Beta-carotene is a carotenoid, which is a red-orange plant pigment that has antioxidant and other health benefits. The beta-carotene in carrots, sweet potatoes and apricots is what gives them their orange colour. body. It is essential for healthy vision and to boost immunity and overall health.
Why is beta-carotene beneficial?
Beta-carotene is an antioxidant. Free radicals are molecules that cause ageing and tissue damage. Antioxidants inhibit the damage caused by free radicals and prevent serious health conditions.
Research has shown that consuming foods rich in antioxidants boosts the immune system, defends against free radicals and lowers the risk of health conditions like cancer and cardiovascular diseases. Some studies have suggested that consuming four portions of fruits or vegetable rich in beta-carotene daily may lower the risk of cancer and heart disease.
How much beta-carotene do you need?
Currently, there is no recommended dietary allowance (RDA) for beta-carotene specifically. Research suggests that you should consume between 15 and 180 milligrams of beta-carotene per day.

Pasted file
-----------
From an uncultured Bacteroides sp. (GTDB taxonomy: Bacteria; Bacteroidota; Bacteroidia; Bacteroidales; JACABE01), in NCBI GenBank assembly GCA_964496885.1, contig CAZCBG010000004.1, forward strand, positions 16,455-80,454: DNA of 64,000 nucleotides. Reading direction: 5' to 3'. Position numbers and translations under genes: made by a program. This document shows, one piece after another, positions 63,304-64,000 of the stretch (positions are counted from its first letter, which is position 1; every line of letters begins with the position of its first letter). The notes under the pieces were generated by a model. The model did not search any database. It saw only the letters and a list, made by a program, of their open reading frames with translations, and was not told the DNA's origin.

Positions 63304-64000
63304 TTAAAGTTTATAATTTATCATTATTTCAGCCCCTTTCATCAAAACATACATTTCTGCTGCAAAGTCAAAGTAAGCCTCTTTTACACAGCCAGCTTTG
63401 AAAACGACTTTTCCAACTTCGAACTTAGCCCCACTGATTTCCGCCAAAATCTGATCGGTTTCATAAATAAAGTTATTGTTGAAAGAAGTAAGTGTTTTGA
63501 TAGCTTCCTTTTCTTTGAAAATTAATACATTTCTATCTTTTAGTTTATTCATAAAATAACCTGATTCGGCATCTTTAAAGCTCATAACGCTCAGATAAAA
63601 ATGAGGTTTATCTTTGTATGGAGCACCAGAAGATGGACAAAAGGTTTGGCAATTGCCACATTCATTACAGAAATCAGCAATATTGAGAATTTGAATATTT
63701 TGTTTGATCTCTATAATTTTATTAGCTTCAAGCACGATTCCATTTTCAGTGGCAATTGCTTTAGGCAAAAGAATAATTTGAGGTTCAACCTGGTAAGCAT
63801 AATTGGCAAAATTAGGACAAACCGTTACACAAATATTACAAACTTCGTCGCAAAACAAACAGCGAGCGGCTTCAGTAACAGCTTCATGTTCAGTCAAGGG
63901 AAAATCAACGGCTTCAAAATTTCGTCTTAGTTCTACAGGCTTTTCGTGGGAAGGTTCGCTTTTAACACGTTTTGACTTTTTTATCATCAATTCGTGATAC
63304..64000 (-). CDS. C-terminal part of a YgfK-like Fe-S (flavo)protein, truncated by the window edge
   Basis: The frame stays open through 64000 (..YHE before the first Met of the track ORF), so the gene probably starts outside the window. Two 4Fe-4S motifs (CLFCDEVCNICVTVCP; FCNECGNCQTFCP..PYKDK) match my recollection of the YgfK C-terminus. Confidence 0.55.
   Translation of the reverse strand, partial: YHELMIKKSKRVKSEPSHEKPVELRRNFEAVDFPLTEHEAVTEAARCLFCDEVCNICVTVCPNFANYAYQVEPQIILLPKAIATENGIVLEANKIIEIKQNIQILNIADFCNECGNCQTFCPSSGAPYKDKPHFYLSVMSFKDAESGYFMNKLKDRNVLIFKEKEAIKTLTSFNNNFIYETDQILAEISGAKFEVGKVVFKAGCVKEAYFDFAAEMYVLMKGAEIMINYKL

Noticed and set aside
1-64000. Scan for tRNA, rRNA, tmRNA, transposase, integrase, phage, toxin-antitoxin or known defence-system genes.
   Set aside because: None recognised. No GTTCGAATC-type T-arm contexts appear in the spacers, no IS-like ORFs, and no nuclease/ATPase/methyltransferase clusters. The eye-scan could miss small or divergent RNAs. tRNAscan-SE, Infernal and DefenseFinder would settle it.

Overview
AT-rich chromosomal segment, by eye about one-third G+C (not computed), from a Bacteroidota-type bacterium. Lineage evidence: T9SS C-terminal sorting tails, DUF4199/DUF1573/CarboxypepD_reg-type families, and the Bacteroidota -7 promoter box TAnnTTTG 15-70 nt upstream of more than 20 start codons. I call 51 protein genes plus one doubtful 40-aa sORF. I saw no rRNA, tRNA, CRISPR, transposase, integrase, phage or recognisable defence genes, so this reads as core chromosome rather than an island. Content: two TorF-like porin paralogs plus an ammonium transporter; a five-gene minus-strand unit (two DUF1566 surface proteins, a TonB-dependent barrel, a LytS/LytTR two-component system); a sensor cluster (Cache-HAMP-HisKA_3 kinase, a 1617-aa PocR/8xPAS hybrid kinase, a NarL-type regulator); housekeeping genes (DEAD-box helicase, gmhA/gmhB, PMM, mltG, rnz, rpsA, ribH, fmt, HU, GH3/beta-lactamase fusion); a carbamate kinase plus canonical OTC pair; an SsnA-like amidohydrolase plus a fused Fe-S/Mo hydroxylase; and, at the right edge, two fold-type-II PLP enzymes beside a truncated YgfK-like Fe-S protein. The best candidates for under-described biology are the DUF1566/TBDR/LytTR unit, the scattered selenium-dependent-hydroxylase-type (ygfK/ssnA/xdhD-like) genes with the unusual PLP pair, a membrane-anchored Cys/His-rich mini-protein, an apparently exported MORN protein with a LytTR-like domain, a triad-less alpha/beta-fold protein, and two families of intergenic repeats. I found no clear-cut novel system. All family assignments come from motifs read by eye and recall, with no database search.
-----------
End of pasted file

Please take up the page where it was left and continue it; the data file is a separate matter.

What are the best food sources of beta-carotene?
Experts suggest that you should get beta-carotene from food rather than supplements. The best food sources of beta-carotene include:
• Sweet potatoes
• Spinach and kale
• Fruits like muskmelon and apricots
The highest beta-carotene levels are found in fresh fruits and vegetables. Frozen and canned fruits and vegetables generally have lower amounts of beta-carotene.
What are the other health benefits of beta-carotene?
A study published in the British Medical Journal showed that high beta-carotene levels help slow down the decline of lung power, since it inhibits the damage caused to the lungs by free radicals. Another study conducted by researchers from Harvard Medical School suggested that men who have been taking beta-carotene supplements for 15 years or more are at a significantly lower risk of experiencing cognitive decline than other males.
What are the health risks of taking beta-carotene?
• High levels of beta-carotene from food sources may turn the skin yellowish or orange. This effect is temporary and risk-free.
• Smokers and people who have been exposed to asbestos should not take beta-carotene supplements. It has been associated with an increased risk of cancer, heart disease, and even death. Excessive alcohol consumption combined with beta-carotene supplements may increase the risk of liver disease and cancer.
• Beta-carotene supplements may react with cholesterol drugs and some other medication. If you’re taking regular medication, ask your doctor if beta-carotene is safe for you to take.